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By rational homotopy theory, $H(\Lambda M; \mathbb{Q})$ is infinite-dimensional over $\mathbb{Q}$ if $M$ is simply-connected. Are there (non-simply-connected) examples when $H(\Lambda M; \mathbb{Q})$ is finite-dimensional? I am most interested when $M$ is a manifold. Also, note that $H_0(\Lambda M; \mathbb{Q})$ is the set of conjugacy classes of $\pi_1(M)$, ie. loops up to homotopy.

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  • $\begingroup$ Your title says "based loop space", but usually $\Lambda M$ is the space of free loops (i.e. unbased). Which is it...? $\endgroup$ – Najib Idrissi Feb 22 '17 at 9:43
  • $\begingroup$ @NajibIdrissi Thanks for pointing this out. It should be free loop space; I fixed it. $\endgroup$ – user39598 Feb 23 '17 at 0:45
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Take a nontrivial (say, infinite) group $G$ which has exactly two conjugacy classes (e.g. one given by the HNN construction). Now, take $X=K(G,1)$. By working harder one can construct examples of such groups which have finite cohomological dimension and, hence, are fundamental groups of (noncompact) aspherical manifolds.

Edit. In fact, if you apply the HNN construction to the infinite cyclic group $G_0$, the result will an (infinitely generated) countable group $G$ of cohomological dimension 2 with exactly two conjugacy classes (the presentation complex $X$ of $G$ will be 2-dimensional and aspherical). Hence, by Stallings embedding theorem, there exists a 4-dimensional aspherical manifold $M=K(G,1)$ (obtained by embedding $X'$ homotopy-equivalent to $X$ into $R^4$ and then taking a regular neighborhood there).

Lastly, there are no known examples of infinite finitely presented groups with finitely many conjugacy classes.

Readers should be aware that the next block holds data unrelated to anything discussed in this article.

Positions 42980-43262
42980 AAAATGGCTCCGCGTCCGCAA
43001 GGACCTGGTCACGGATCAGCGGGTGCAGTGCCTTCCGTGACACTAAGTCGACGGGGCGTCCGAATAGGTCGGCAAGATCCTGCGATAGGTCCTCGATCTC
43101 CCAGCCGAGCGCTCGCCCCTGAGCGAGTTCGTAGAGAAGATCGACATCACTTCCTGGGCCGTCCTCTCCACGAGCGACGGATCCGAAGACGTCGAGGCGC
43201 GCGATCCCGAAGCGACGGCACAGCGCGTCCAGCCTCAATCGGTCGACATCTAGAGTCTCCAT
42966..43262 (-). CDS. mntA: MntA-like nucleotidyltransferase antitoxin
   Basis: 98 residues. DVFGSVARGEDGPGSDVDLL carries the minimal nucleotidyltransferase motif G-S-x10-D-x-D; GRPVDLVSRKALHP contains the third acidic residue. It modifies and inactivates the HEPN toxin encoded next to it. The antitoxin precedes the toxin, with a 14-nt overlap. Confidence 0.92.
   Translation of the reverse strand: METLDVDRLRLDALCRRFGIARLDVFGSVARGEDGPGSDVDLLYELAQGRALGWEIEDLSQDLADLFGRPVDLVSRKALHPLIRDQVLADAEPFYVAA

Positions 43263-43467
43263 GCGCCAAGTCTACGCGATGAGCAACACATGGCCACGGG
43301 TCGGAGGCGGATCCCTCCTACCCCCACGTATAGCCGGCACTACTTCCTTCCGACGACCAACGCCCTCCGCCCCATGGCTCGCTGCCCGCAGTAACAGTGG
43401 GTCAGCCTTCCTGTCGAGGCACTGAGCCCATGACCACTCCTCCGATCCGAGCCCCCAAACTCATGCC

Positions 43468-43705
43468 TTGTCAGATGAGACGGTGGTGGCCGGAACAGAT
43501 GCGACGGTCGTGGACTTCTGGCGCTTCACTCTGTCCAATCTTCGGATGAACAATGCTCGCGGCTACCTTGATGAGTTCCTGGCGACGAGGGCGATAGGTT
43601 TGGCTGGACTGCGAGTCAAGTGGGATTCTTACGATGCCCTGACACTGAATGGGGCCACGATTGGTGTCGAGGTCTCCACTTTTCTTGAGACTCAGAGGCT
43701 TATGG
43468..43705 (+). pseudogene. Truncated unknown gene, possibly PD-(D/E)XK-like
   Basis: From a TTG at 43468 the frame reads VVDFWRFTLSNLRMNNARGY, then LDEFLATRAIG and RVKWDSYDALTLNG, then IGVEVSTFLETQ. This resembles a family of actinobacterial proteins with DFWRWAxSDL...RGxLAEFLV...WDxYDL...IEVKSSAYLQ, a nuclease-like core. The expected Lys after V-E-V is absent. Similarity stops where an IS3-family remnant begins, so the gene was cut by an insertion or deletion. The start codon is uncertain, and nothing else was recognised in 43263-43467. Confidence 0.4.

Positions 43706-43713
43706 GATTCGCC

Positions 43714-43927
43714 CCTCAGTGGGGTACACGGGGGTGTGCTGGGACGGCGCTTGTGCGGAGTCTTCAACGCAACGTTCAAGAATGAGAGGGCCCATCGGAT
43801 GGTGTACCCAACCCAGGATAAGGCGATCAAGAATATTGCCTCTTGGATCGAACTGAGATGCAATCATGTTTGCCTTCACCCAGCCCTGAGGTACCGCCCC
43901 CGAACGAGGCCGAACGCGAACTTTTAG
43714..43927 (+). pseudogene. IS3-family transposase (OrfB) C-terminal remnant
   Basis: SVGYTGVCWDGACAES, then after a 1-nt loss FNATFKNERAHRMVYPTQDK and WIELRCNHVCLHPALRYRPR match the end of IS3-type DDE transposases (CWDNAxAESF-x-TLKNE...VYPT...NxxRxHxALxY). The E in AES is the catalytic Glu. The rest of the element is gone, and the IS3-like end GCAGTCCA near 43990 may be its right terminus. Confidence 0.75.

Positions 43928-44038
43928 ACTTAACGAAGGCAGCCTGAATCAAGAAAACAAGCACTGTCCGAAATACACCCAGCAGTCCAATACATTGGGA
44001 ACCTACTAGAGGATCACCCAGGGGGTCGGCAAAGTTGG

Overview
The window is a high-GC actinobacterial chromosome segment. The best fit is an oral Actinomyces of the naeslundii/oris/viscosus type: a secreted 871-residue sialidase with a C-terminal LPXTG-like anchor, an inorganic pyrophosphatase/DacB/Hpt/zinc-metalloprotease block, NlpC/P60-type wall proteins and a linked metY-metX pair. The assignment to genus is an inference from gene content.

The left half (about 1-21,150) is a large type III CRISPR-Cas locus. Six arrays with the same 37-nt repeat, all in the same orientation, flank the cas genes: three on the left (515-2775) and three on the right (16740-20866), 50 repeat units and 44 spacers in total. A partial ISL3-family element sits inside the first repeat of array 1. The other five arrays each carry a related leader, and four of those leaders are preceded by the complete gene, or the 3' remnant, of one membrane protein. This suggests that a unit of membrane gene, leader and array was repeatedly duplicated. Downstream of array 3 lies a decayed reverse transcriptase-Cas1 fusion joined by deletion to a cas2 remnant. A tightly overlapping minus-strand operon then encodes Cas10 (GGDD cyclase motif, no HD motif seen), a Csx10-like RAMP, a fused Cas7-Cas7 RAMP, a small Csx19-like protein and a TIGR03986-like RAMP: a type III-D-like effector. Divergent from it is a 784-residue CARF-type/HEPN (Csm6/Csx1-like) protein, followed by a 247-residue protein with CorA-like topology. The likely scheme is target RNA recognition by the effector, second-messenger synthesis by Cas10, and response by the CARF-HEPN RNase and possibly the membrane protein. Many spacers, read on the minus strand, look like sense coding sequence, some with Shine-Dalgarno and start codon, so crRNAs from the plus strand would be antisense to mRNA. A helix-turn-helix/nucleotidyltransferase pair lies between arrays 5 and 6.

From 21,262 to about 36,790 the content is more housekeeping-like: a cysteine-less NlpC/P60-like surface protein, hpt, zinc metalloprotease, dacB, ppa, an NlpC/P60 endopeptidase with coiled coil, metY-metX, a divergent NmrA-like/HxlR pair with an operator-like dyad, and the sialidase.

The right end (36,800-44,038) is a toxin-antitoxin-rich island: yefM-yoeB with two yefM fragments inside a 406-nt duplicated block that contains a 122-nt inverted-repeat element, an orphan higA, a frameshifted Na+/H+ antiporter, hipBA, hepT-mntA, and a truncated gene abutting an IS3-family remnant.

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  • $\begingroup$ Do you have examples of closed (compact) manifolds with the property tha $H(\Lambda M)$ is finite-dimensional? In this case, $\pi_1(M)$ is finitely-generated. $\endgroup$ – user39598 Apr 28 '17 at 7:36
  • $\begingroup$ @user39598: As far as I know, there are no known examples of infinite finitely presented groups with finitely many conjugacy classes. Finitely generated examples were only relatively recently constructed by Osin (Annals of Math. 2010). $\endgroup$ – Moishe Kohan Apr 28 '17 at 14:13
  • $\begingroup$ I looked at the Osin article but I'm not sure that it applies to manifolds. I am interested in a closed manifold such that $H(\Lambda M)$ is finite-dimensional. One potential example is when $M$ is hyperbolic and $\pi_1(M)$ has finitely many conjugacy classes (but $\pi_1(M)$ is itself infinite). The examples from Osin are finitely-generated groups with finitely many conjugacy classes but I'm not sure that these groups are the fundamental groups of closed hyperbolic manifolds - for example, $\mathbb{Z}/2$ is not since it is not infinite. $\endgroup$ – user39598 Apr 30 '17 at 4:59
  • $\begingroup$ @user39598 Infinite hyperbolic groups have infinitely many conjugacy classes. To get a compact manifold one needs a finitely presented group, but such infinite groups are unknown. $\endgroup$ – Moishe Kohan Apr 30 '17 at 5:02
  • $\begingroup$ @MoiseCohen Thank you. So just to clarify, is my question still unknown? Whether there are closed manifold such that $H(\Lambda M)$ is finite-dimensional? $\endgroup$ – user39598 Apr 30 '17 at 5:07

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